Baby Boomers Are Accounted For

Blog entry Jack Ehnes

Some of you have expressed concern about the large number of Baby Boomers about to enter retirement and the impact that may have on CalSTRS. Some pension analysts and other pension reform pundits would have you believe that catastrophe is just around the corner, and public pension programs will soon exhaust their assets.

That can’t be farther from the truth at CalSTRS, and here’s why.

CalSTRS is Not Like Social Security

The CalSTRS Defined Benefit Program is not a so-called “pay as you go” system, like Social Security. In other words, benefits are not paid to retired members this month with the contributions collected from active members last month. 

A defined benefit pension program like CalSTRS collects the contributions determined by law from its members, their employers and the state and invests the money so that it will grow over time. Although the amount of your CalSTRS retirement is calculated on a formula based on your age, years of service and final salary – not the specific value of your contributions and their earnings –the money paid in while you are working finances the benefit you receive during your retirement years . Over the past 15 years, investment earnings have funded 55 percent of the CalSTRS Defined Benefit Program benefits while employer contributions and member contributions each account for 18 percent, and the state General Fund nine percent.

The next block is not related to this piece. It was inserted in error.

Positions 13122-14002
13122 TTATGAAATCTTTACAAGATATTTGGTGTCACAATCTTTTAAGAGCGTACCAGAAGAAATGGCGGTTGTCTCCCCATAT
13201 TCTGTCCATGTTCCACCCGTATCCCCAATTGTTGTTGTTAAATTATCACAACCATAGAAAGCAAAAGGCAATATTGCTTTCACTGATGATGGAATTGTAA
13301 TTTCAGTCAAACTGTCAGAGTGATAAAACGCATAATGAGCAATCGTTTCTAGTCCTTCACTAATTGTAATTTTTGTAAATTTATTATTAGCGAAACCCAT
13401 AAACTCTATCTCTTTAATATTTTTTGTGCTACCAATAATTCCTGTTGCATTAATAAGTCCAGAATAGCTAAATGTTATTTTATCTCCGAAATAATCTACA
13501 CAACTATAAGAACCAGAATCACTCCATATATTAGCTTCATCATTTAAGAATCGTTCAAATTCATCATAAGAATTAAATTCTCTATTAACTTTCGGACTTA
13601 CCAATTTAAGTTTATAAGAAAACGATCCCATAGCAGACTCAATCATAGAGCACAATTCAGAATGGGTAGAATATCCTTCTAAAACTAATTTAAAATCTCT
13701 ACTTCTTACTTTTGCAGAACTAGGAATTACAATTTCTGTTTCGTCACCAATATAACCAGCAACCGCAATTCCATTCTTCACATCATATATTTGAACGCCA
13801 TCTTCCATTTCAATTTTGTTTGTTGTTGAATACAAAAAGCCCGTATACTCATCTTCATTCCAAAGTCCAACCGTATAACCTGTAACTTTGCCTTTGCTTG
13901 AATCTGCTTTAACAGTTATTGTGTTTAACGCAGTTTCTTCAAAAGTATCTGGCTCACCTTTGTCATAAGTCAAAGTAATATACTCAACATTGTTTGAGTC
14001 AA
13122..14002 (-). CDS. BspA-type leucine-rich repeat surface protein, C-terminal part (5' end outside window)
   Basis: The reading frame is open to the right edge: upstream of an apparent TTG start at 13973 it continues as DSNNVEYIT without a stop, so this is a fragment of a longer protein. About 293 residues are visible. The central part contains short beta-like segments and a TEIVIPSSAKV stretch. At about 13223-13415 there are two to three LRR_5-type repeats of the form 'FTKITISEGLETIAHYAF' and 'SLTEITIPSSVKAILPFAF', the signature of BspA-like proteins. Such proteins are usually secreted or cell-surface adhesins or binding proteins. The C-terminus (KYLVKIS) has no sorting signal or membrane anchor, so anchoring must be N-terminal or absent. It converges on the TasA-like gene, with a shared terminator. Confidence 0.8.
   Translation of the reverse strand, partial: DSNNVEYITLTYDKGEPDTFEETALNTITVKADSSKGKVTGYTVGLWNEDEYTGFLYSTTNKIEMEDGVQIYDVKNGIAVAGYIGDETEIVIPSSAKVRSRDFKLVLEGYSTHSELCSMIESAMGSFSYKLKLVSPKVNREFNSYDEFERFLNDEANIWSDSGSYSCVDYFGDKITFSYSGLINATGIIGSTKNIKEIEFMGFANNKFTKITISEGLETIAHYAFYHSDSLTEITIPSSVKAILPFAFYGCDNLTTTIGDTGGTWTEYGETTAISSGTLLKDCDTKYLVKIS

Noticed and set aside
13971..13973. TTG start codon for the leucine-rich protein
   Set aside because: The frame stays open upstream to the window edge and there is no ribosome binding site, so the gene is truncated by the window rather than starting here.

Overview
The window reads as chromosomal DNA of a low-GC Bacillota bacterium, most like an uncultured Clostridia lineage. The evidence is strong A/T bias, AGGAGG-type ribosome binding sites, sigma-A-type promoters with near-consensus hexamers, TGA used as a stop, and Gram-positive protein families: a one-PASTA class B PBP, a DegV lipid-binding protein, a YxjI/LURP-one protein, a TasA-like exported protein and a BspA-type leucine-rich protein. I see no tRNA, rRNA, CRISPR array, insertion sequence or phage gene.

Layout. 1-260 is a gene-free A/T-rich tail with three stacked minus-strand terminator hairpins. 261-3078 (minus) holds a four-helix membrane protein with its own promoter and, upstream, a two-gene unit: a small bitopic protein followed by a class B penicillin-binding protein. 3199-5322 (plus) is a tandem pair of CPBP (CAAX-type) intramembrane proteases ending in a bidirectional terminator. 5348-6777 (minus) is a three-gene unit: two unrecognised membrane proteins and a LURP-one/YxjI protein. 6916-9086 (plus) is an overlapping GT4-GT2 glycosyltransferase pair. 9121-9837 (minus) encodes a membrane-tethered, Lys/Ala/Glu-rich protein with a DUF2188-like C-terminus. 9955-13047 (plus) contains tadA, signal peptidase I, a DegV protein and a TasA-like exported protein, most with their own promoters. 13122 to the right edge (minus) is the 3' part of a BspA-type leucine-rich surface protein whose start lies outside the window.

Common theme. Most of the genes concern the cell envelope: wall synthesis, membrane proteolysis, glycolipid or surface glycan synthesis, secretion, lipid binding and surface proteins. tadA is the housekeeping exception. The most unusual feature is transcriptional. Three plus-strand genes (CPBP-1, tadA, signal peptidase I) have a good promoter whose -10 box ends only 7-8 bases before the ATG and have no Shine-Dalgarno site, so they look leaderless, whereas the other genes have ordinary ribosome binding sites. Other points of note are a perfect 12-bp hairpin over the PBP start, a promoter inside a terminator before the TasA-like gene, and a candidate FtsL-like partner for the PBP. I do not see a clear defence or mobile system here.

Assumptions Include Boomer impacts

Keep in mind also that demographics, as in who is expected to enter the retirement pool and when, are part of the assumptions considered when our actuaries calculate the system’s annual valuation. 

For example, when the calculations in CalSTRS most recent actuarial valuation projected a long-term funding shortfall of $40.5 billion, the Baby Boomer factor was taken into account. However, that shortfall is not caused by the influx of Boomer retirees. CalSTRS assets were at an all-time high at the beginning of the decade, and more than adequate to meet future obligations, but the 2001 dot com bust and the 2008 world economic turmoil created lower than expected investment returns. Absent legislative action to change contribution rates or liabilities, current calculations show the program will deplete its assets by 2044. The state must act to adopt a responsible funding strategy that will protect the state General Fund, and uphold the state’s promise to teachers.

For our part, CalSTRS protects the fund assets with sound long-term investment strategies, asset allocations to address changing conditions and the pursuit of good governance practices and operational accountability.


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